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Strike ends with forced arbitration

Diana Forbes | Interrobang | News | April 3rd, 2006



Like two bickering children who turn to their mother to mediate a fight, college management and faculty have recruited an arbitrator to get province wide post-secondary education back on track.

After an 18-day faculty walkout, three of which were spent at the negotiation table, the two sides could not agree on a suitable compromise over class size, workload and salary. As a result, a third party will impose mediation arbitration.

OPSEU Strike

Led by William Kaplan, the arbitration process will consider both parties' positions and settle with either one side or the other, or possibly somewhere in-between, which according to Fanshawe's president, Howard Rundle, could take up to two months.

Faculty has been working without a contract since August 2005, and the two sides have been negotiating back and forth over the past 14 months.

How is it possible that students spent three weeks out of class when faulty and management had 14 months to negotiate a fair and compromising contract?

“We were told the union did not substantially change their position,” Rundle said about the other side of the table. “The college's offer was fair and reasonable.”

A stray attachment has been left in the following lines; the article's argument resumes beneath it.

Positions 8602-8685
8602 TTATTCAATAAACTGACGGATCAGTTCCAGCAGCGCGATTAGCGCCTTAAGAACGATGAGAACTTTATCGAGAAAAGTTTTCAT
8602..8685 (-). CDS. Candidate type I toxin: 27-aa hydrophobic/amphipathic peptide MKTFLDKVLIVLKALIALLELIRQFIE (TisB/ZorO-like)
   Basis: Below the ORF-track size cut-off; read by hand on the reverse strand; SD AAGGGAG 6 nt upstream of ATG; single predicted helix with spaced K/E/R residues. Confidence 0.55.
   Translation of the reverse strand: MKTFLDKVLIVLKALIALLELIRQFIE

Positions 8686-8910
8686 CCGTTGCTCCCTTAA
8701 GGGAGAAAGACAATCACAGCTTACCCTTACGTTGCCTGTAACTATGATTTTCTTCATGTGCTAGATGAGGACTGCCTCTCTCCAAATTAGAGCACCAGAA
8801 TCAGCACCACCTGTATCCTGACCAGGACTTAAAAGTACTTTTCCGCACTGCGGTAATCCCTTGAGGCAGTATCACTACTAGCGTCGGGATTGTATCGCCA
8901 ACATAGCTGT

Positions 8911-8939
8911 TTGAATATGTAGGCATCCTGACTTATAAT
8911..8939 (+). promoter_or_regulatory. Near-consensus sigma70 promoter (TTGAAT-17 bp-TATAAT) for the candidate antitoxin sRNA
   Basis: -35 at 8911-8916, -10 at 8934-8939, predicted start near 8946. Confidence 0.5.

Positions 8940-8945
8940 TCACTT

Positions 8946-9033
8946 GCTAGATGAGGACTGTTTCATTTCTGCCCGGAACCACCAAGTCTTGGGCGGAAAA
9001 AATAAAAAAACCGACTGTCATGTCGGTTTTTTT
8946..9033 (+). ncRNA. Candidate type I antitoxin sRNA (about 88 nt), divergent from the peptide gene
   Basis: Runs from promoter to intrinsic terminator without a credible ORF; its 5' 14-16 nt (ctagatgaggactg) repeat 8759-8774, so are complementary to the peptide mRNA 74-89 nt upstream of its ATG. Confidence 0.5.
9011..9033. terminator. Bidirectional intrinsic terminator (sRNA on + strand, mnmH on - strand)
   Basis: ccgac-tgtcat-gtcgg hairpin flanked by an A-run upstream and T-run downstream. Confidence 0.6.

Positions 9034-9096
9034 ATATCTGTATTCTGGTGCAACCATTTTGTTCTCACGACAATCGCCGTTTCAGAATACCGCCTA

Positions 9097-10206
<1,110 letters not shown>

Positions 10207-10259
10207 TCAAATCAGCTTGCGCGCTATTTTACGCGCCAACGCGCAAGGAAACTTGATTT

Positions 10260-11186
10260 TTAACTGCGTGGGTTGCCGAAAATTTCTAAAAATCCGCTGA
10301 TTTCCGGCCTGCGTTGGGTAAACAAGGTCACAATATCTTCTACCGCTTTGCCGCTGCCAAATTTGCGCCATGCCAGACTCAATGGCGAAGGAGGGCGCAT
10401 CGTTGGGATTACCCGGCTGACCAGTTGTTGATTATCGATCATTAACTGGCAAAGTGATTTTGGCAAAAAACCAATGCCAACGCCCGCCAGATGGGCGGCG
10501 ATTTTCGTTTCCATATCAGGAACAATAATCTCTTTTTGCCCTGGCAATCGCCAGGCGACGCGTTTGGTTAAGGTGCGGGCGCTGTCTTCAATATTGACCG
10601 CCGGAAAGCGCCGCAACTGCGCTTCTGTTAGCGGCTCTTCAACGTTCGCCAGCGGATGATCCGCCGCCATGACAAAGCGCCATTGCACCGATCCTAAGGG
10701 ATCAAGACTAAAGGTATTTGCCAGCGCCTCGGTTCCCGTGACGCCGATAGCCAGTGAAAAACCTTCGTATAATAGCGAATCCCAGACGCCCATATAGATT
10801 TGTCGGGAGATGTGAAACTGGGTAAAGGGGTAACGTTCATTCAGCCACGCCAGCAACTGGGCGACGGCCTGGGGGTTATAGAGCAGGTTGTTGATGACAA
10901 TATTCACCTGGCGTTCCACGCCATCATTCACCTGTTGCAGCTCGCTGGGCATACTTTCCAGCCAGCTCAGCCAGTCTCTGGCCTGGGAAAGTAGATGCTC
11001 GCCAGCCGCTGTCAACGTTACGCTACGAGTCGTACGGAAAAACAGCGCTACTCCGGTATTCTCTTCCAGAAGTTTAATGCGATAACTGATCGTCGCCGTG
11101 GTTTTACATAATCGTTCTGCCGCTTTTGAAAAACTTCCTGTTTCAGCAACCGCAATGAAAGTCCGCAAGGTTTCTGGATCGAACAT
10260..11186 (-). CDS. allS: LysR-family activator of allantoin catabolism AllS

During final negotiations the college offered a 12.6 per cent salary increase over four years, 120 new full-time faculty hires, no increase to workload and a 25 per cent increase in time for faculty to provide out-of-class assistance to students.

Meanwhile, president of the Fanshawe College faculty union, Paddy Musson, said a negotiation could not be reached because the colleges were not investing their new government funds on improving the quality of education.

“There should have never been a strike,” Musson said. “We simply cannot see a continuation of quality if the number of students per teacher gets larger and larger.”

The union would like to see the average class size drop from 29 to 25 and Musson agreed, reiterating that Ontario's colleges are about hands-on learning.

“One thing we know about learning is if students are doing, their retention rate increases,” explained Musson. “I'm proud that teachers took a stand and brought out these issues.”

As of the last set of negotiations, faculty has said management's offer reduces quality by putting money in the wrong place. Musson said the hiring 120 new teachers across the province wouldn't even cover those retiring.

Although the three-week strike was relatively peaceful at Fanshawe, the same cannot be said about the picket line at Centennial College in Scarborough, where 62-year old Centennial accounting teacher and picketer, John Stammers, fell off the hood of a driver's car and died five days later in Toronto's Sunnybrook hospital.

Police cleared the driver of the vehicle of any wrongdoing and will not be charging him.
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